• Over 8.5 million dead, more than 21 million wounded. Worse, the world had never seen death and injury delivered with such viciousness. Poison gas, terror from the skies, men trapped in muddy trenches, blasting away at each other, often for weeks on end with neither side gaining an inch of territory. When the "Great War," the "war to end all wars," the "first modern war," finally came to an end in November 1918, a deeply shocked and horrified world promised itself it'd never let this happen again. People set out to put their lives back together again; people living everywhere but in Germany, that is. \nAlso depleted resources, capital, equipment, reduced the pool of available labor, etc.\n
  • Over 8.5 million dead, more than 21 million wounded. Worse, the world had never seen death and injury delivered with such viciousness. Poison gas, terror from the skies, men trapped in muddy trenches, blasting away at each other, often for weeks on end with neither side gaining an inch of territory. When the "Great War," the "war to end all wars," the "first modern war," finally came to an end in November 1918, a deeply shocked and horrified world promised itself it'd never let this happen again. People set out to put their lives back together again; people living everywhere but in Germany, that is. \nAlso depleted resources, capital, equipment, reduced the pool of available labor, etc.\n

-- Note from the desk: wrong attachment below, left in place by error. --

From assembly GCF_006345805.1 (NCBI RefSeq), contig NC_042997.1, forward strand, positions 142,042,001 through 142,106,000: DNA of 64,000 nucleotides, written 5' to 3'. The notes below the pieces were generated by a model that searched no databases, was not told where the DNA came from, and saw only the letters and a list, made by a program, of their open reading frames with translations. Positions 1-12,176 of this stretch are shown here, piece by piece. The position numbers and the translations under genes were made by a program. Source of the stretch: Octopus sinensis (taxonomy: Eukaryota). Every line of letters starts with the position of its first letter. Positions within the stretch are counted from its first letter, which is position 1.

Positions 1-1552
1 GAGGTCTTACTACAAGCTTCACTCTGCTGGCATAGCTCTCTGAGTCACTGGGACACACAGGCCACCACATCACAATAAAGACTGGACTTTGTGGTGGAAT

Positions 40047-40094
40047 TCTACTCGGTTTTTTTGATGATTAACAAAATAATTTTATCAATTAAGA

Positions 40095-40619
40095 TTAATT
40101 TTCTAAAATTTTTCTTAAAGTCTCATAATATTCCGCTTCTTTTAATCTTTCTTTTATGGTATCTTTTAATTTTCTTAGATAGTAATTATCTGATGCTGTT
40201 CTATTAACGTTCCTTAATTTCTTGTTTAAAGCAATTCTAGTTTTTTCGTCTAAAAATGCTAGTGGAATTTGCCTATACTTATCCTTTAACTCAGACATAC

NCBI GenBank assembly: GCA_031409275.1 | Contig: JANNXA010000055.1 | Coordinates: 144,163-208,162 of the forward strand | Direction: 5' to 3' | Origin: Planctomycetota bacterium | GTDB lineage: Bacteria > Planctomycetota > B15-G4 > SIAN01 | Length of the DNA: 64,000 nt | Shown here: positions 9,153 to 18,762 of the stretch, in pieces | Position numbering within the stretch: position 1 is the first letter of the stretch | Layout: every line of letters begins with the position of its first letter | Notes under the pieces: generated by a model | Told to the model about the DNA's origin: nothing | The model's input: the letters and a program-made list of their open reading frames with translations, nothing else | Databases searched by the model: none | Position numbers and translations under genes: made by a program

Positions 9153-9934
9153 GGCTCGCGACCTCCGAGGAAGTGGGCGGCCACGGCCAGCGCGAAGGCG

• Over 8.5 million dead, more than 21 million wounded. Worse, the world had never seen death and injury delivered with such viciousness. Poison gas, terror from the skies, men trapped in muddy trenches, blasting away at each other, often for weeks on end with neither side gaining an inch of territory. When the "Great War," the "war to end all wars," the "first modern war," finally came to an end in November 1918, a deeply shocked and horrified world promised itself it'd never let this happen again. People set out to put their lives back together again; people living everywhere but in Germany, that is. \nAlso depleted resources, capital, equipment, reduced the pool of available labor, etc.\n
  • Over 8.5 million dead, more than 21 million wounded. Worse, the world had never seen death and injury delivered with such viciousness. Poison gas, terror from the skies, men trapped in muddy trenches, blasting away at each other, often for weeks on end with neither side gaining an inch of territory. When the "Great War," the "war to end all wars," the "first modern war," finally came to an end in November 1918, a deeply shocked and horrified world promised itself it'd never let this happen again. People set out to put their lives back together again; people living everywhere but in Germany, that is. \nAlso depleted resources, capital, equipment, reduced the pool of available labor, etc.\n